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Right-to-life petition-driven bill subverts democracy

Updated: Friday, December 6, 2013
Right-to-life petition-driven bill subverts democracy story image
KALAMAZOO, Mich. (NEWSCHANNEL 3) - A petition-driven bill by right-to-life to prohibit insurance companies from including abortion coverage as standard in what they sell is now in the hands of the Michigan legislature.
 
Tonight in Tom's Corner, Tom Van Howe says it's a matter best left to voters, not to legislators--who themselves also signed the petition.

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Let's pretend for a moment that you and I and a group of like-minded souls have long wanted to ban football from high schools because the sport is a source of injury that many players will be suffering from in one way or another for years to come.

We know that the whole state won't agree with us. So we convince four percent of Michigan voters to sign our petition that insurers can no longer routinely cover the cost of treating football injures.

And that the Michigan High School Athletic Association ought not be in the business of providing insurance anyway.

We submit it to our legislature, where we have friends, they act on it, and it becomes law. Just like that.

Kids who can't afford insurance can't play. And we're on our way to banning the sport altogether.

Unlikely,  illogical, and undemocratic to be sure; but it's analogous to what the right-to-life petition does.

It would protect women from pregnancy from rape by forcing them to purchase an optional rider on their insurance policy. It doesn't even require insurance companies to offer such a thing.

And the only thing standing between the petition and it becoming state law is our Republican-led legislature—most of whom, by the way, already signed that petition.

It's a stacked deck.

It was also signed by about 300,000 registered voters. Four percent of the total. That's all.

Four percent! This is the way we run our democracy? Where we allow the will of a handful to dictate to the rest?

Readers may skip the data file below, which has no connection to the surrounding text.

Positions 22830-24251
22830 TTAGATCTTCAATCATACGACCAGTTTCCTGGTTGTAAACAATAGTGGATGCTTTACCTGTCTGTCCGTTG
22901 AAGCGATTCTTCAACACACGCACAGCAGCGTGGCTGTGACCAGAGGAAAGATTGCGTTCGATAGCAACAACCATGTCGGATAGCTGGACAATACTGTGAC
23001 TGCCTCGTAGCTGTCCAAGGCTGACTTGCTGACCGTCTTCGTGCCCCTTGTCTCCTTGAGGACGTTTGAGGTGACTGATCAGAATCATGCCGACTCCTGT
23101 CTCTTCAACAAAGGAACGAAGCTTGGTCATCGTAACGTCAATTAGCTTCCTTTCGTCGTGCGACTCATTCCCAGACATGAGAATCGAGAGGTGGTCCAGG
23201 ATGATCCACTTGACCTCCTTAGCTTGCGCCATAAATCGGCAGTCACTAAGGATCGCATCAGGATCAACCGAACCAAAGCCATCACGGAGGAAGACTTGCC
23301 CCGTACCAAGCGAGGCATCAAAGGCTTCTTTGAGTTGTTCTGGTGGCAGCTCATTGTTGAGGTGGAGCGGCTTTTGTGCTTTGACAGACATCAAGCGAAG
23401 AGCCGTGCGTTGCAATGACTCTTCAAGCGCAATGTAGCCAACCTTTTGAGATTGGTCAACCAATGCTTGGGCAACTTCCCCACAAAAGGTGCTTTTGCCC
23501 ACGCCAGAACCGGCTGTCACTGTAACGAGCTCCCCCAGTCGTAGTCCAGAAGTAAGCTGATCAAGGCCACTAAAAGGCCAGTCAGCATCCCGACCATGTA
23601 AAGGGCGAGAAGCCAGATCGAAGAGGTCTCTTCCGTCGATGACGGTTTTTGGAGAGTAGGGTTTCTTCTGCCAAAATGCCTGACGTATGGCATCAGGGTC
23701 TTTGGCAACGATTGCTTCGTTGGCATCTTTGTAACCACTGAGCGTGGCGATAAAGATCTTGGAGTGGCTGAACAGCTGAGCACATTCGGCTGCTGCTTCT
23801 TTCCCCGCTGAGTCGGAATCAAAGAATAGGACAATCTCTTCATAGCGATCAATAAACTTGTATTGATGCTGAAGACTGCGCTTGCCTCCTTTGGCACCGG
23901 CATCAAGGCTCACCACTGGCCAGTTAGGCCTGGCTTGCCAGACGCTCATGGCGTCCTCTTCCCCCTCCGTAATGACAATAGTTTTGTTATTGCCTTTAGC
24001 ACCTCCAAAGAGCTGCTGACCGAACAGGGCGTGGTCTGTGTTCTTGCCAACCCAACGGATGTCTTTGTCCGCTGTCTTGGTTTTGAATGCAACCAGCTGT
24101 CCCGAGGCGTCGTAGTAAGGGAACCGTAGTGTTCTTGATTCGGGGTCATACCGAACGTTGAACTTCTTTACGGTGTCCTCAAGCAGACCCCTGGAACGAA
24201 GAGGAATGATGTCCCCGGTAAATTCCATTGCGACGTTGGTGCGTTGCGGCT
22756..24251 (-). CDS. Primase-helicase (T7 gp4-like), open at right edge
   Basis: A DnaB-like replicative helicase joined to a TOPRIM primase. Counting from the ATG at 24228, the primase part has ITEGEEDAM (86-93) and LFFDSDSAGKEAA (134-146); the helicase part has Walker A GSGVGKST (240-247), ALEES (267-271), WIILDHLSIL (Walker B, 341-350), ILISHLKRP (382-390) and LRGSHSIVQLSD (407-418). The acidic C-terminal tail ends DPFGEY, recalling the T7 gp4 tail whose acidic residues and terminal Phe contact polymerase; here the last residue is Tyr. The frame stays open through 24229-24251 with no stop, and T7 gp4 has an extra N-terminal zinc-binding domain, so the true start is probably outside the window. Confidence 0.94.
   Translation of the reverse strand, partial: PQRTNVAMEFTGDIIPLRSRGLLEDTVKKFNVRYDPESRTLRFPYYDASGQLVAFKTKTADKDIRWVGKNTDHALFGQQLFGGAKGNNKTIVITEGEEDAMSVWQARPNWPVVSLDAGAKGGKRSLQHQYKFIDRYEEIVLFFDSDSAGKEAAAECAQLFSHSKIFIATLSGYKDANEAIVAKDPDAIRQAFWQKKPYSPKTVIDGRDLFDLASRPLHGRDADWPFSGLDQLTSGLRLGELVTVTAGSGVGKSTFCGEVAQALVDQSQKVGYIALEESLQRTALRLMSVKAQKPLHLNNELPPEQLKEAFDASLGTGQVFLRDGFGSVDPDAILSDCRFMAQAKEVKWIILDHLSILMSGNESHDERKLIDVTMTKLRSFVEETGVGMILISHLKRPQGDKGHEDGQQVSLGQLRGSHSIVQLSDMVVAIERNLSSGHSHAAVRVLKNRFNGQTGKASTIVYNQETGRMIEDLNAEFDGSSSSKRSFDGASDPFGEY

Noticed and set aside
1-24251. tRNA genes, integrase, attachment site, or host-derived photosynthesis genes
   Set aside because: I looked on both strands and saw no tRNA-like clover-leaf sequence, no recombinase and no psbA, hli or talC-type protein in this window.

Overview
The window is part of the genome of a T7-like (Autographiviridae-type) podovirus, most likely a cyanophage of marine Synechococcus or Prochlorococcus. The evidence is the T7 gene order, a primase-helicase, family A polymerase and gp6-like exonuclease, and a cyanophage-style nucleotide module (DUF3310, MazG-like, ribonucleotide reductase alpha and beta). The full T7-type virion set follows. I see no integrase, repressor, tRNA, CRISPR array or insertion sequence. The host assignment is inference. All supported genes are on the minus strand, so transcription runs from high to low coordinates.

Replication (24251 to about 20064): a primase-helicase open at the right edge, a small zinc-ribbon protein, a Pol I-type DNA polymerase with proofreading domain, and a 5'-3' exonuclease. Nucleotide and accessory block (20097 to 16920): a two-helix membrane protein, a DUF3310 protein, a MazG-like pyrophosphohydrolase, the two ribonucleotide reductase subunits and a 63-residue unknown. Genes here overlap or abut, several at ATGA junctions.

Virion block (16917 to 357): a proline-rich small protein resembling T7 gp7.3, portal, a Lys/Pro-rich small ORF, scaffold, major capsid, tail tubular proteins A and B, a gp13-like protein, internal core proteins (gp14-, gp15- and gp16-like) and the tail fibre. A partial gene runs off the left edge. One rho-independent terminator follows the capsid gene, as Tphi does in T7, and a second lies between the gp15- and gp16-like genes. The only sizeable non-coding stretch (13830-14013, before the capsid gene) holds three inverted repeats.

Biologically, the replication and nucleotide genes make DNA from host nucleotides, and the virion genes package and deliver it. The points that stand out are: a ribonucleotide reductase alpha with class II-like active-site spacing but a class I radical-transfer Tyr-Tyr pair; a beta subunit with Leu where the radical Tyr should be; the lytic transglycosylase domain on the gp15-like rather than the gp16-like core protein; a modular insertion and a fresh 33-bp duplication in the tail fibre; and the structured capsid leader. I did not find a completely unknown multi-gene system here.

The last time I looked, on the issue of abortion, Roe v. Wade is still the law of the land.

It allows women to maintain control over their bodies. It's up to them to determine whether they will carry a pregnancy full term.

My own view is that life is the greatest choice. But a choice it remains.

And I've heard the refrain too many times: how so terribly liberal it is for that woman to have an abortion.

And on the other side: how so terribly liberal, and what a drain on the economy, for that woman to collect public assistance and food stamps to raise that child of hers.

Gov. Snyder says he thinks the bill is inappropriate, but that its not his call.

Republican leaders in the House and Senate say they're undecided.

Senate Minority Leader Gretchen Whitmer says forcing women to buy rape insurance is the most misogynistic proposal she's ever seen.

The only right thing for this government to do now is allow the matter to go to a state-wide vote next November.

It would stop this "friends-in-high-places" approach to lawmaking, and let democracy work by letting the people—all of the people—decide.

In this corner...I'm Tom Van Howe.

Business News

Last Update on September 19, 2014 17:24 GMT

ALIBABA-IPO

NEW YORK (AP) -- Alibaba's stock is surging as the Chinese e-commerce powerhouse begins its first day trading as a public company.

The stock opened at $92.70 on the New York Stock Exchange this morning, up 36 percent from the initial $68 per share price set Thursday evening.

At that price the company would be worth $228.5 billion, more than companies such as Amazon, Ebay and even Facebook.

On Thursday, Alibaba and the investment bankers arranging the IPO settled on a price of $68 per share. The company and its early investors raised $21.8 billion in the offering, which valued Alibaba at $168 billion in one of the world's biggest ever initial public offerings.